When it comes to managing money, most people get to master it when they start earning and generating a source of income. But, when to spend and where to spend are something that we are taught in our childhood. We might have been our parents and other people saving money for the future and spending only what is needed. This simply implies that the money-related knowledge that is imparted to children plays a substantial role in setting a solid base in their minds about money and its management.
Some parents prefer to start early and teach the basics of finance to their children so that they can manage it wisely. As money is at the heart of almost everything around, it is necessary for children to gain knowledge about money. Also, as some children got opportunities to make money at a very early stage, this knowledge helps them in making the best out of money. As most children get pocket money to meet their little expenses, having financial knowledge is a must for them.
If you have children at home and you want them to be financially sound along with typical education, it is a good habit to teach them finance as early as possible. This would help them have a solid base at their back when it comes to managing money in all their future endeavors and also in their personal lives.
So, for your reference, below are some of the proven and most effective ways to impart knowledge of money to your children.
1. Include children in your family budget planning
This is surely a wonderful idea due to its high level of engagement. Moreover, your children would also love to be a part of it. As children have a habit of interfering with every adult thing, this kind of exposure would open their minds in regard to money. Tell them how you make the best possible use of your salary by allocating it to different goalposts. This way, they can learn how to manage money in a smart but useful way.
It's alright if your children are too little to fully engage. The idea here is simply to get comfortable discussing money as a family without shame or stress.
2. Lead by example
According to research conducted by the University of Cambridge, children's money habits are determined by the age of eight. You are being watched by little eyes. They'll notice if you put down plastic every time you go out to eat or to the grocery store. They will notice if you and your spouse are battling over money. Set a good example for them, and they will be much more inclined to follow it as they get older.
3. Stay away from impulsive buying
This age group understands how to capitalize on spontaneous purchases, especially when they are made with someone else's money. Instead of giving in, tell your youngster that they may pay for it with their hard-earned commission. However, advise your youngster to wait at least a day before purchasing anything worth more than Rs. 20. It will almost certainly be there tomorrow, and they will be able to make that financial decision with a clear head the following day.
4. Teach them the value of giving
As soon as they begin earning any money, make sure to educate them on the importance of contributing. They can choose a nearby temple, mosque or church, an NGO, or even a friend who could use a little assistance. They'll eventually realize that giving has an impact on the giver as much as on the recipients.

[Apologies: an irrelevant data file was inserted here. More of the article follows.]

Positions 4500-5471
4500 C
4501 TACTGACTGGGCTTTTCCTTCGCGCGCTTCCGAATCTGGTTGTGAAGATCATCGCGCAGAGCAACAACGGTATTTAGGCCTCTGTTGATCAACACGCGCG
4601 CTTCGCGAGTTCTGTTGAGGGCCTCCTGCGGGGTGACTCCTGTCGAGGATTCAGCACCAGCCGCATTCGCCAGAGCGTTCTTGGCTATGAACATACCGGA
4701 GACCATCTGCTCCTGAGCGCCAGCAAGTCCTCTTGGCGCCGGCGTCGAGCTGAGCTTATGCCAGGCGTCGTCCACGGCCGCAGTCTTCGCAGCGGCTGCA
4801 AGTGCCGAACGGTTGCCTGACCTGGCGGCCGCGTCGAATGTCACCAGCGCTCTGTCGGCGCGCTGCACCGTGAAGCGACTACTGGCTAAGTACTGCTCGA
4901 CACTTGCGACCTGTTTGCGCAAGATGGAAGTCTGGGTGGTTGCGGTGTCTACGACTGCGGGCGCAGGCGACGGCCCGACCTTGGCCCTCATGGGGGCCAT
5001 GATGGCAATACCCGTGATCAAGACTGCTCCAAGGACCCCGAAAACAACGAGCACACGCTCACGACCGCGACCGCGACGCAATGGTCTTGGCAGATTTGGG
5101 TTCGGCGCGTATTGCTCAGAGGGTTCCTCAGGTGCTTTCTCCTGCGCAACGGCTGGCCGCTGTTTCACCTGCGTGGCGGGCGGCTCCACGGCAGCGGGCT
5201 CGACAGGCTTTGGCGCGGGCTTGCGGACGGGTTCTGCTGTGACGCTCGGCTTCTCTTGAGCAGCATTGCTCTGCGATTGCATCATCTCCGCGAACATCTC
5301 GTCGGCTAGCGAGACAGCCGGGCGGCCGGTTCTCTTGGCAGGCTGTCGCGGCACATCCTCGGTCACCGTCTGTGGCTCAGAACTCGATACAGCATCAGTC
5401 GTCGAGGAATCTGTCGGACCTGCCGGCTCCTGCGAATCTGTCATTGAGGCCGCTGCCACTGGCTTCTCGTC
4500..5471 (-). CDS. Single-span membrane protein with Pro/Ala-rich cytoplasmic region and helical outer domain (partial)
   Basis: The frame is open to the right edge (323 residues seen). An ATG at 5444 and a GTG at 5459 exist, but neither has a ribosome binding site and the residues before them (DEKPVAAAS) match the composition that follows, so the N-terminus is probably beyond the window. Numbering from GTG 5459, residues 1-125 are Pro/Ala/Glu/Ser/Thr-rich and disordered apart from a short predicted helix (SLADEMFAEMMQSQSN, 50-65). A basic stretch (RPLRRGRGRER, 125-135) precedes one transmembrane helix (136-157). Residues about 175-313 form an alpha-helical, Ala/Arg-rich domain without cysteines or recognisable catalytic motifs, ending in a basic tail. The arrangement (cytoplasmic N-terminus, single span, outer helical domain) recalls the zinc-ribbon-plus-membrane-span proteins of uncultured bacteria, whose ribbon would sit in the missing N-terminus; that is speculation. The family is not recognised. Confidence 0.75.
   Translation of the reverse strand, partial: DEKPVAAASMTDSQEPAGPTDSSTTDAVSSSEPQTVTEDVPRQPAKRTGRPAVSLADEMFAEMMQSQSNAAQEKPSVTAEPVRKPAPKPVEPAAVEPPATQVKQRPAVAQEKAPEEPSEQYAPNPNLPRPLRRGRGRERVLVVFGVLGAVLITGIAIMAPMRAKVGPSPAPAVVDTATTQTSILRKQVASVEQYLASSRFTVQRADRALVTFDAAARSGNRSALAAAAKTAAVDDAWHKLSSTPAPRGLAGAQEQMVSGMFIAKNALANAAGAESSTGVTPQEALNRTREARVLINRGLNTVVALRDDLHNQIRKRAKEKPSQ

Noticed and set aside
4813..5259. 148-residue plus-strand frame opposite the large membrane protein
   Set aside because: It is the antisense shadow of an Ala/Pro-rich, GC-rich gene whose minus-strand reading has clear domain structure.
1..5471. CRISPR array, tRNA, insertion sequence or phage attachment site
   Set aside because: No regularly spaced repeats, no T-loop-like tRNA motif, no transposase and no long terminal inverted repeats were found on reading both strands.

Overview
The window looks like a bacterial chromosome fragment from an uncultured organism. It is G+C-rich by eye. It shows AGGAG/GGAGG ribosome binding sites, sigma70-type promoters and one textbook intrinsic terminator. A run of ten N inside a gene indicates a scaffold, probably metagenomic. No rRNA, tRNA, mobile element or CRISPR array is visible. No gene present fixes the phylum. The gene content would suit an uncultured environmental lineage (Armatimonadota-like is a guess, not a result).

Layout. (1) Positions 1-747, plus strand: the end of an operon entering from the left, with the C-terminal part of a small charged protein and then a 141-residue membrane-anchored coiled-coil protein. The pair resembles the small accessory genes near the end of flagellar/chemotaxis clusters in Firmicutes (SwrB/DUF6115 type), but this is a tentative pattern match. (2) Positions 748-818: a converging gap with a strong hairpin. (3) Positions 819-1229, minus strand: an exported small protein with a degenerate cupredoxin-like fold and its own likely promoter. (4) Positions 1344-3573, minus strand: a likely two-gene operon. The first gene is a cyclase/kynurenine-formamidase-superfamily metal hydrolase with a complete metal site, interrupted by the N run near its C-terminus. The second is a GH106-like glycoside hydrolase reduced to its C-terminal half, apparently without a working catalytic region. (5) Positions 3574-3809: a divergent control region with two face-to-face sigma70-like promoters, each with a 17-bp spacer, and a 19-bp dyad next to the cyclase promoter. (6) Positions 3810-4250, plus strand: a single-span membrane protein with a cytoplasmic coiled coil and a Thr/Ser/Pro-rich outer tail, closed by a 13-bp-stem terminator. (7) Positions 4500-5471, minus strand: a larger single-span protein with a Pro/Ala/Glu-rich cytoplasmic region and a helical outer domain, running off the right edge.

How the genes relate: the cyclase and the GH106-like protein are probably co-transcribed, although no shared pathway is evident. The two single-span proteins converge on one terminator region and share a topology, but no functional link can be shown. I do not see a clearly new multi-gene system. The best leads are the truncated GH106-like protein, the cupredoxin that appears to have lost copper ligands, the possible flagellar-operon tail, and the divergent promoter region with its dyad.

5. Open their savings account
This is one thing you shouldn’t miss. An essential component of every budget is saving for the future. Banks occasionally enable guardians to open kid-specific savings accounts in their names, allowing you and your child to co-manage the account.
As an alternative, you can think about a custodial account. Since this form of account places savings away until they are 18, kids won't have the same access to their money, but it can be a valuable alternative for teaching kids the significance of maintaining funds for the future.
6. Let them understand debit and credit
Your kids need to understand that whenever you use a credit card, you're actually borrowing money. Kids need to understand that using a credit card doesn't give you unlimited access to money and that you'll have to pay back any purchases you make (possibly plus interest).
Emphasize the significance of keeping your end of the bargain with your lenders by using credit sensibly. You can discuss the ways in which you've financed the acquisition of things like a car or a home. You could even describe what a credit report is and the significance of credit ratings. Teenagers in particular should be aware that when the time comes, having a good credit report will make it easier for them to rent an apartment.
7. Define expectations
Declare firmly that you'll keep to your list before you enter a store. Declaring this objective out loud will help keep everyone on the same page and prevent arguments as you pass the toy aisle.
8. Teach them about credit cards
Your child will start receiving credit card offers as soon as they become 18—especially once they start college. If you haven't explained why taking on debt is harmful, they'll end up using their credit cards just like everyone else. Keep in mind that you must choose the appropriate moment to impart these ideas to them.
9. Tell them about compound interest
We are aware of your thoughts. How on earth are your teenagers meant to become knowledgeable investors when you can't even convince them to brush their hair? It's best if your kid can begin investing as soon as possible. A magical concept is a compound interest! Early exposure to it will give your adolescent a jump start in preparing for the future.
10. Define the importance of savings
Use various examples of how savings help you fulfill your dreams at different times of life. Share them with your children in the form of engaging stories so that they can understand how savings can be helpful to them.